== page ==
War of the Rebellion: Serial 019 Page 0315 Chapter XXV. OPERATIONS IN LEWIS, ETC., COUNTIES, MO.

Search Civil War Official Records

The quartermaster is notified from Saint Louis that the supply of forage is exhausted. I hope that you will see that they supply us, as it makes a great deal of difference in our efficiency.

The fort drags very slowly. I am doing everything I can to hurry it up, but it cannot be finished in less than a week. It seems to me that it should have been finished long before I came in command. I have all the valuable men of the command at work every day. I hope you will be able to send more men here soon; even a few would be called re-enforcements, and would produce an effect both on our own men and on the enemy. I would be glad to have new troops. I think I can handle them, and I think that our organization had better be changed. I retain command of my division for reasons which you will appreciate; but with a few more troops I could give Washburn, Wyman, and Vandever a division each, or at least give Washburn and Wyman a division each, and put Vandever under Washburn. I think it would be well to change before long the designation of this force, particularly if Schofield should advance. Colonel Vandever reports that his pickets were skirmishing with those of the enemy last night in every direction. I propose to send way as fast as possible all unnecessary animals, but hope that forage will be supplied, as our cavalry are likely to be busy with the enemy.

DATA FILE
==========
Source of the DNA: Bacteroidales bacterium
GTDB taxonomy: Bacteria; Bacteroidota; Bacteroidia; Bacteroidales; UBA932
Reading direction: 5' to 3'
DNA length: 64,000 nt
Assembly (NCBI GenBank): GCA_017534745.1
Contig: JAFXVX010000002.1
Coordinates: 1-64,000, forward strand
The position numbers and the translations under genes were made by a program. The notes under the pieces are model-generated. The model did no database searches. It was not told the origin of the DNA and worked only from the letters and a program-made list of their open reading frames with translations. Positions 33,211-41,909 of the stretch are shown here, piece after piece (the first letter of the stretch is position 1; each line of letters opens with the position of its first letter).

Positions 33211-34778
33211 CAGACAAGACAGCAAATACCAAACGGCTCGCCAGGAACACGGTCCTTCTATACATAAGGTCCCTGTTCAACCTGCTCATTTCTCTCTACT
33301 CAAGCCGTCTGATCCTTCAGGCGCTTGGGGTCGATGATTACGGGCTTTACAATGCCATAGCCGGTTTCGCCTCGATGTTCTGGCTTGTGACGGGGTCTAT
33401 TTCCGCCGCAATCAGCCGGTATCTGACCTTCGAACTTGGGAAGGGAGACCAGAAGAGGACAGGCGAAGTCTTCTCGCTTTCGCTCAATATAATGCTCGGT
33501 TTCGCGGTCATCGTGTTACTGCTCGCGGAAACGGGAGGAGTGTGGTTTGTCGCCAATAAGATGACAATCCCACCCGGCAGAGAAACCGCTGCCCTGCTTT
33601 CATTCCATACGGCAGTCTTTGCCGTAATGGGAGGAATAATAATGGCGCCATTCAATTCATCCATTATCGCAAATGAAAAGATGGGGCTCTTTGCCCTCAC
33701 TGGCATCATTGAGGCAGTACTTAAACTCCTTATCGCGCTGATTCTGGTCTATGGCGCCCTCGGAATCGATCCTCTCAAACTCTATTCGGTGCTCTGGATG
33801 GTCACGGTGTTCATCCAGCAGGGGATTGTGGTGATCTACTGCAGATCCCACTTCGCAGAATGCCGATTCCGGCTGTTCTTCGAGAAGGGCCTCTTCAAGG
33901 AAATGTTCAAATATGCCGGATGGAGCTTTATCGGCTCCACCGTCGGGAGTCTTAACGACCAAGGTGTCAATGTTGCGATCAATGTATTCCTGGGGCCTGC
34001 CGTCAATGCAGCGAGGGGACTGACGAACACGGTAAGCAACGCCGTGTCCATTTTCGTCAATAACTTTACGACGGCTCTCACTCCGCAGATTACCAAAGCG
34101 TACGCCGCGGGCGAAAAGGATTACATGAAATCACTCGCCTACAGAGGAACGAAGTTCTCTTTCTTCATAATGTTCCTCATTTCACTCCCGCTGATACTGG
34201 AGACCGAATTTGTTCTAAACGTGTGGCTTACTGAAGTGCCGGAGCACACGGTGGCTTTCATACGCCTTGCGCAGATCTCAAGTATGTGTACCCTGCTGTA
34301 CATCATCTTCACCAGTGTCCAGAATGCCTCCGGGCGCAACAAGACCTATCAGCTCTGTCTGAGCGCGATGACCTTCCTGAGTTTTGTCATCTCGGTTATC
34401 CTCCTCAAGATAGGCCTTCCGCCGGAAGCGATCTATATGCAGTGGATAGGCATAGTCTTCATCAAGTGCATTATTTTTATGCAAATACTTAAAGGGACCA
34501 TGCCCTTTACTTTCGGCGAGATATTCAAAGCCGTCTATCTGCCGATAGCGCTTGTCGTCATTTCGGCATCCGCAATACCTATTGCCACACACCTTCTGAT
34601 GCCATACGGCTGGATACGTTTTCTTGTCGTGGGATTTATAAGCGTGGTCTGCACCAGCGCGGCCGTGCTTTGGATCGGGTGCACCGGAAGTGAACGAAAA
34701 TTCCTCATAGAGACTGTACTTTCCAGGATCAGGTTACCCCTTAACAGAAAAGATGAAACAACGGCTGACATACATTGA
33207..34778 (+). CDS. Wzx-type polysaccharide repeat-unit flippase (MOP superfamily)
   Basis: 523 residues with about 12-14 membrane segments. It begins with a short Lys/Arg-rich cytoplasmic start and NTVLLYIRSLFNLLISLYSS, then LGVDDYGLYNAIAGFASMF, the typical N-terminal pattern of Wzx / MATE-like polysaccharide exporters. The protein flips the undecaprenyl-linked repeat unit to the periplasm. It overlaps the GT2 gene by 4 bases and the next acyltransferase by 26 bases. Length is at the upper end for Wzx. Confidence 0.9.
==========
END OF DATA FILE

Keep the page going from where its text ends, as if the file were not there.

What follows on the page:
On conversing with Lieutenant-Colonel Giddings, Twenty-first Texas, who is a prisoner, and his companions also prisoners, and by taking other means besides personal conversation to ascertain what they know, they all give the idea that Holmes, Hindman, and McCullough [McCulloch?] are on White River with their main force, not far from Devall's Bluff. I even think that Parsons has been withdrawn from the direction of Pilot Knob, where the scout Shaw reported him last week. As the enemy in no doubt informed of Steele's movements, his presence within three days' march of us can indicate nothing less than his intention to attack. If we should be attacked by an overwhelming force coming through the hills and should try to hold the hills the gunboats could be of no assistance to us, and the carnage would be great.

My return is not yet ready, but you know about the strength of the command, and can act as you deem best.

All the soldiers that are available are constantly at work on the fort, but there is no prospect of finishing it in a week.

The Ninth Illinois Cavalry last night captured an enemy's picket of 12 men. All other indications besides those obtained from the Texans point in the same way.

I have the honor to be, general, your obedient servant,

E. A. CARR,

Brigadier-General, Commanding.

Major General SAMUEL R. CURTIS,

Commanding Dept. of the Missouri, Saint Louis, Mo.

OCTOBER 11, 1862.- Operations in Lewis, Clarke, Scotland, and Schuyler Counties, Mo.

Report of Brigadier General John McNeil, U. S. Army.

HEADQUARTERS McNEIL'S COLUMN, October 11, 1862.

GENERAL: I have the honor to report the surrender of Gabriel Kendrick, captain of a guerrilla company under Porter, with nearly every